Most of the shore anglers I came across were fishing from piers and jetties, these are often large and were clearly designed with fishing in mind. It is common for them to be equipped with angling platforms, bait boards and fish cleaning facilities along the piers. As in the UK anglers often congregated around the end of each jetty and the methods used were nothing out of the ordinary, to be honest the gear was usually pretty crude. Squid were a popular quarry (both for food and bait)and often the 'spare rod' would be fitted with a squid jig and used to fill in time while waiting for bites on baited gear. I didn't see any squid caught but I had a couple which followed my Toby and the inky splodges which decorated the walkways showed that catches of these molluscs were, at times, numerous. Paternostering with chunks of fish or squid as bait was also a common practice and a few anglers float fished (sometimes using balloons) with larger baits apparently hoping for big fish (perhaps sharks?). There was rarely any attempt to cut bait into streamlined or fishlike shapes. I saw nothing of any size caught by anyone and by far the commonest attacks on bait seemed to be from small puffer fish ('blowies') which are numerous, aggressive and certainly effective bait robbers.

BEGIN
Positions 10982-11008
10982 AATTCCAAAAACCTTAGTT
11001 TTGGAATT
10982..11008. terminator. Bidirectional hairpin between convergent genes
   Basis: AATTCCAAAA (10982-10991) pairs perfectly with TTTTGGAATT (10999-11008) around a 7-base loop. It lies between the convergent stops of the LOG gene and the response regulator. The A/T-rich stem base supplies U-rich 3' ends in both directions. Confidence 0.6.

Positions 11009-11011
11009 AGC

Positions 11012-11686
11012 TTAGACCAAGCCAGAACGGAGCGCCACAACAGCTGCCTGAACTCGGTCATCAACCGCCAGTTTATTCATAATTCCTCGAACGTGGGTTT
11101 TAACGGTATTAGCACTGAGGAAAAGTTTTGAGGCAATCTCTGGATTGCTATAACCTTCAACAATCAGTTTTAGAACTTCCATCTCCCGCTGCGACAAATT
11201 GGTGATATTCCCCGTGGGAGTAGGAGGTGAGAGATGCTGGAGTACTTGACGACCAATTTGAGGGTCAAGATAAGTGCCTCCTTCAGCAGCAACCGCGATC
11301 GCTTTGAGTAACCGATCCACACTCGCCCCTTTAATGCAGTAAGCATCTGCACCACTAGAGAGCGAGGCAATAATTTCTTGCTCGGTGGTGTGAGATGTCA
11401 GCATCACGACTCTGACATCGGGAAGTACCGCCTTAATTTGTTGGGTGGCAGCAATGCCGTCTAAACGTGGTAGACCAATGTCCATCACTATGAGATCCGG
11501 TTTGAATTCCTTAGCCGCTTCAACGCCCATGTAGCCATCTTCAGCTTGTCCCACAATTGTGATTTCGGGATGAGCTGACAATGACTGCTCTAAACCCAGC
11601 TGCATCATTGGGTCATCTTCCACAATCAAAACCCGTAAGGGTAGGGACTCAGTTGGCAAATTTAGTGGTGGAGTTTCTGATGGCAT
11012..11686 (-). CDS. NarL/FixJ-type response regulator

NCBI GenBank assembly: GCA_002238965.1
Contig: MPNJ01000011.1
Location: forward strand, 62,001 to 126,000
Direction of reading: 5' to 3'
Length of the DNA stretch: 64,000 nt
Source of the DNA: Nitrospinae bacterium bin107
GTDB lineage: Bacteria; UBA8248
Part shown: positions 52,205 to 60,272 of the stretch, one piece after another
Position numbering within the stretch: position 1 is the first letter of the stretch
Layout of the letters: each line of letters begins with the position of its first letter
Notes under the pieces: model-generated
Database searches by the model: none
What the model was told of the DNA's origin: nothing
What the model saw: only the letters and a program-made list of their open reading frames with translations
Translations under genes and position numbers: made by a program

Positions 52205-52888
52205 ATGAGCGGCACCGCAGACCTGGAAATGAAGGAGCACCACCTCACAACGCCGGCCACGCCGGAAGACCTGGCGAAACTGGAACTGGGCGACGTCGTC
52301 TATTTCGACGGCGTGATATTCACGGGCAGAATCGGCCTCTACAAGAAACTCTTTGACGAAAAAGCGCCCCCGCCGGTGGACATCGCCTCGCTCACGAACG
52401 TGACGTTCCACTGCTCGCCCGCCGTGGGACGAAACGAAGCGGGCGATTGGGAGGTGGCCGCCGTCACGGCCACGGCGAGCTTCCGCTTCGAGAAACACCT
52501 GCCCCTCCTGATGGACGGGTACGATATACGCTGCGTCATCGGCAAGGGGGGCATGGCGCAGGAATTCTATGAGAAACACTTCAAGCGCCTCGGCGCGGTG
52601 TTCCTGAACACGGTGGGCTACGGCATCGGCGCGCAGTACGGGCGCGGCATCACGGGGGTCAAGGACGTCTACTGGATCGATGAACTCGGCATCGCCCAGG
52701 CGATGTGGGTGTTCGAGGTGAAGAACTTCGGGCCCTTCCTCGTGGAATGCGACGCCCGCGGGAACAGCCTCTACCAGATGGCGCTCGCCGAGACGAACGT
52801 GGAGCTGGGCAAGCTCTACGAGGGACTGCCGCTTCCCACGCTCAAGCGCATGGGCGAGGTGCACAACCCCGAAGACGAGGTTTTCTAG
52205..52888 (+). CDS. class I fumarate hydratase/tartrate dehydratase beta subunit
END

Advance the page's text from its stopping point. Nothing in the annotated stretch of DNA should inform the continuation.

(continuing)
There were many smaller jetties and I managed an hour's evening fishing on one in the Swan River near Perth. Local kids were fishing with bait (fish or prawn)and catching the occasional puffer fish. I was told that small sharks were a common catch at night. I found that even quite large soft plastics were soon attacked by shoals of puffers. These fish have teeth a bit like tiny wire cutters and the plastic was desroyed by even a couple of bites. Eventually I resorted to tactics which could only be described as LRF using a tiny Gotam Shad. This was a success in as much as I managed to catch a puffer but of course the lure was wrecked in the process. At this point I packed in disgusted and went for my dinner.